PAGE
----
• $\begingroup$ This question as worded is doesn't make much sense: 1. measuring spins has nothing to do with time-energy uncertainty, 2. time-energy uncertainty at best requires careful definition of what is $\Delta t$ (see physics.stackexchange.com/q/53802/36194), something not done (or doable?) in the question. $\endgroup$ – ZeroTheHero Jun 7 '17 at 15:57
3
$\begingroup$

Nothing special happens. What you end up is making two measurements, which confirm that one particle spins one way and the other particle spins the other, just like you expected to see.

There's no paradox here unless you presume a naive version of causality. If you are worried about whether Measurement 1 caused the results of Measurement 2, or whether Measurement 2 caused the results of measurement 1, you could end up in a bit of a bind. However, what you find is that no paradox occurs because the observable results of the two measurements is unaffected by this existential crisis. If necessary, you can break this issue down by saying "The simultaneous measurements of Measurement 1 and Measurement 2 caused the particle to be in a particular state."

$\endgroup$
1
$\begingroup$

First problem you have with that is, what do you mean by exactly the same time? Both observers in the same rest frame? So lets exclude different rest frames.

There is still a problem with pilot wave theory. If one of the observers changes which direction he wants to measure (entanglement is only interesting if you allow for different non compatible measurements), then something has to change immediately at the other observers place (if you believe in realism, which seems you do). This is because Bell-inequalities (and CHSH) show that local realism is not compatible with experimentally confirmed QM. So how does a superluminal change of the pilot wave help there in any way?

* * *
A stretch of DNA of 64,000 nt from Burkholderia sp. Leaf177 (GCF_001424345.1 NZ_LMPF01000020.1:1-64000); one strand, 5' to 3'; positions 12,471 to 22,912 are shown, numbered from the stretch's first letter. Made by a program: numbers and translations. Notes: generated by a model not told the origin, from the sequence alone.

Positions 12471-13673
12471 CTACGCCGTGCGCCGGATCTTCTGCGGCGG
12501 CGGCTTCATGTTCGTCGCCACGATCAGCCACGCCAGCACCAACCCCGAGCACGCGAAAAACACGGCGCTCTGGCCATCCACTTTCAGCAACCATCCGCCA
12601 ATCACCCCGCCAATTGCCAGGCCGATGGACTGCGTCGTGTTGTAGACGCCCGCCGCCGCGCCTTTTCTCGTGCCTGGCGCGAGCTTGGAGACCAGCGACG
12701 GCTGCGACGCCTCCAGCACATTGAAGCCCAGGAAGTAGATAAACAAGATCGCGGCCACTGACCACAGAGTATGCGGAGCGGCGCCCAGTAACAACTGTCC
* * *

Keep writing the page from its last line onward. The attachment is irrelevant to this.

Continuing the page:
$\endgroup$
  • $\begingroup$ In pilot wave theory, the two electrons have at any moment in time a correlation of spins (up-down), which is already present before you make the measurements. So if you make the measurements at exactly the same time (both electrons in the same inertial frame) you always get as the outcome of a spin measurement on one electron the spin it has at that moment, while the measurement at exactly the same time of the spin of the other electron will be always the opposite. $\endgroup$ – descheleschilder Jun 9 '17 at 17:29
  • $\begingroup$ The difference lies in the fact that in the pilot wave theory the state of the particles is already there before the measurement, which is not the case in the probability (Copenhagen) interpretation. The Bell inequalities do not exclude real non-local hidden variables, which are of importance in this case. $\endgroup$ – descheleschilder Jun 9 '17 at 17:29
  • $\begingroup$ @descheleschilder that you always get the opposite result is not true. Only for certain kinds of measurement and not generally for the ones needed to show chsh. $\endgroup$ – lalala Jun 9 '17 at 19:05
  • $\begingroup$ Well, I'm only talking about these certain kinds of measurements, and not about the ones needed to show the chsh inequality. $\endgroup$ – descheleschilder Jun 10 '17 at 6:30

Not the answer you're looking for? Browse other questions tagged or ask your own question.